The International Biathlon Union (IBU) pledged to carry out a full review of its constitution on the first full day of Olle Dahlin’s Presidency.
A unanimous vote passed agreeing to the move as the organisation’s Congress continued in Poreč in Croatia.
It means the crisis-hit organisation will analyse its rules and laws leading up to its next Congress in 2020.
There, sweeping reforms could be made as the governing body works towards good governance following a series of scandals.
A vote to introduce term limits failed to pass, however, despite receiving 28 votes in favour and just 18 against.
This did not meet the required two thirds majority but term limits could be brought in anyway as part of the constitution review, it is claimed.
A Code of Ethics and whistleblower programme was also agreed today.
Sweden’s Dahlin was elected as only the second IBU President, replacing Norwegian Anders Besseberg who had been in the role for 25 years.
He defeated sole rival Baiba Broka of Latvia, 39-12.
Dahlin, an IBU vice-president for development, will serve a four year term and has been tasked with transforming the image of the organisation.
Seventy-two-year-old Besseberg, along with the IBU’s former secretary general Nicole Resch, are at the centre of a criminal investigation focusing on allegations of doping, fraud and corruption.
They are both suspected of accepting bribes amounting to $300,000 (£211,000/€243,000) and other benefits in return for a favourable stance towards Russia – but deny wrongdoing.
Russia, currently a provisional member of the IBU due to the country’s doping crisis, were not restored to full status yesterday after a vote went against them.
In a Presidential campaign which sometimes turned ugly, Broka was forced to deny claims that her bid had been supported by Russia as it was thought she would give them a more favourable stance.
Dahlin did not escape criticism himself because, as a vice president, he was part of the former leadership team.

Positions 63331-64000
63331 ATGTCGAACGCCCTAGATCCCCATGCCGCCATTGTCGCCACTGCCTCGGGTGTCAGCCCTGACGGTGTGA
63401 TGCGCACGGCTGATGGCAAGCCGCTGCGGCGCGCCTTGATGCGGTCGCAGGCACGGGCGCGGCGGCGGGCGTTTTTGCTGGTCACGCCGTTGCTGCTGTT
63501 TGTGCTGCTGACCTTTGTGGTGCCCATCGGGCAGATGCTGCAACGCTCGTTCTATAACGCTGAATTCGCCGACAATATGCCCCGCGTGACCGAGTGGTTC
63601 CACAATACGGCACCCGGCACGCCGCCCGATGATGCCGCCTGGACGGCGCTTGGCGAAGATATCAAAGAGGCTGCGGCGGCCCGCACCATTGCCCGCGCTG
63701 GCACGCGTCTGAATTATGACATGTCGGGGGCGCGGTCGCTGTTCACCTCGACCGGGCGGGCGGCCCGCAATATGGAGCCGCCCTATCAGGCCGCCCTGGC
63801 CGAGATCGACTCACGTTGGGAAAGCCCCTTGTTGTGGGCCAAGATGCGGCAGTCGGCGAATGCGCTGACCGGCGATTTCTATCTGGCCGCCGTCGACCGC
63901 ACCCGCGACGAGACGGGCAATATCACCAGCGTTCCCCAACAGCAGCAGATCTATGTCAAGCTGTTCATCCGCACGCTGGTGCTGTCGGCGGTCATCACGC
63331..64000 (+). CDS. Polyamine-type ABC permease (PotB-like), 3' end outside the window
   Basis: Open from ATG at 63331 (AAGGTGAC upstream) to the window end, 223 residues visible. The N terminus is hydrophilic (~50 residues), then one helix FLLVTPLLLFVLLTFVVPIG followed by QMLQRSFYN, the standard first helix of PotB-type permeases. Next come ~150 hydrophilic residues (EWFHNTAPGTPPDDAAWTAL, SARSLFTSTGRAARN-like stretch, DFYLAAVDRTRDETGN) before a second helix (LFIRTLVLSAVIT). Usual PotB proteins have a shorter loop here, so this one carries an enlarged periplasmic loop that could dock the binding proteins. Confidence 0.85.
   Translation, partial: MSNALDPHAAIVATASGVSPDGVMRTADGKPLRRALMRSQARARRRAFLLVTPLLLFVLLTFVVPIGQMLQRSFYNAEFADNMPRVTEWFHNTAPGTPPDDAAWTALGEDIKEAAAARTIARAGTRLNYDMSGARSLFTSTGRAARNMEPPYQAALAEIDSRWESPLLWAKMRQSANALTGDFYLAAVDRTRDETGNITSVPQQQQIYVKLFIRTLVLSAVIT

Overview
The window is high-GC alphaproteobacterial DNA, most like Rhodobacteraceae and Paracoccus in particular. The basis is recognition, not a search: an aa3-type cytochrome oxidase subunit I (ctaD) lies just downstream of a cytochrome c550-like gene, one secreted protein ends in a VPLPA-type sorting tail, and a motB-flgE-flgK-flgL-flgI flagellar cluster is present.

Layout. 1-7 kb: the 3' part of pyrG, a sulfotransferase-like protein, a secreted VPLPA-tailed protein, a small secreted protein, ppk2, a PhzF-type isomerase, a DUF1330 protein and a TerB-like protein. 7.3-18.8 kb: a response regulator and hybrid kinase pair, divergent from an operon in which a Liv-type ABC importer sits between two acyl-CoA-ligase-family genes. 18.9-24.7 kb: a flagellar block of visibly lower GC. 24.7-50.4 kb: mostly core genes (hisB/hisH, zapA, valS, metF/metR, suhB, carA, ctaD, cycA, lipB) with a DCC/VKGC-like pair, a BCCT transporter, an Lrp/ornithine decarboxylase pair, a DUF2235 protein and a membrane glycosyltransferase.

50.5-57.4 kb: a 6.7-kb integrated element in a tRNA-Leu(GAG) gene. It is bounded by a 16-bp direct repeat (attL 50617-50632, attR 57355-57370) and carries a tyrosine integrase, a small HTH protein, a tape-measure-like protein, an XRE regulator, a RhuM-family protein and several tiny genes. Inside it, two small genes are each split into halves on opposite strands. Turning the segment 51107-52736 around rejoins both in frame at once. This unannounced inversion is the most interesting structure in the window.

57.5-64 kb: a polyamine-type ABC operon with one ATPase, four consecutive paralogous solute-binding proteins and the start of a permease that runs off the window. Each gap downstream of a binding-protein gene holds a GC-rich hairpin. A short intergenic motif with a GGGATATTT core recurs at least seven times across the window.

This morning the IBU Congress has voted in favour of the following motions regarding the IBU Constitution: pic.twitter.com/QuEdv5gUwT
— IBU (@biathlonworld) September 8, 2018
The IBU also confirmed today that it would only “award and conduct events with National Federations who are World Anti-Doping Agency (WADA) compliant and have code compliant National Anti-Doping Organisations during the allocation process and the time of the events”.
This follows fierce criticism in September 2016 when the 2021 World Championships were awarded to Russian city Tyumen.
The Russian Anti-Doping Agency remains non-compliant with WADA, while the International Olympic Committee (IOC) Executive Board had recommended that Winter Federations “freeze preparations” for any major event in Russia and “seek alternative hosts”.
This followed the McLaren Report’s evidence of the systematic manipulation of the doping system by Russia at their home Sochi 2014 Winter Olympics and Paralympics.
The IOC backtracked on this stance, telling Winter Federations the ruling only applied to future candidacies from Russia and not bid processes which had already started or events which had previously been awarded to the country.
But giving the Russian city the 2021 World Championships was also a direct violation of the WADA code, of which the IBU is a signatory.
Tyumen was later stripped of the event but still held last year’s World Cup Finals.
This was boycotted by Britain, Canada, the Czech Republic, the United States and Ukraine, as well as other individuals including Sweden’s Olympic pursuit silver medallist Sebastian Samuelsson and Slovenia’s Klemen Bauer.
Other IBU commitments agreed today include “bracing sustainability with all its partners”.
A representative from the Athletes’ Committee will also be appointed to the Executive Board, while the IBU Congress in Winter Olympic years will always be held in Austria as a measure of prudence.
In a move said to be requested by Dahlin, the media will now be allowed to cover sessions after being blocked up until now in Poreč.
The IBU Twitter page said this was an example of “walking the walk”.
“Transparency is extremely important and we show we have got nothing to hide,” Dahlin said.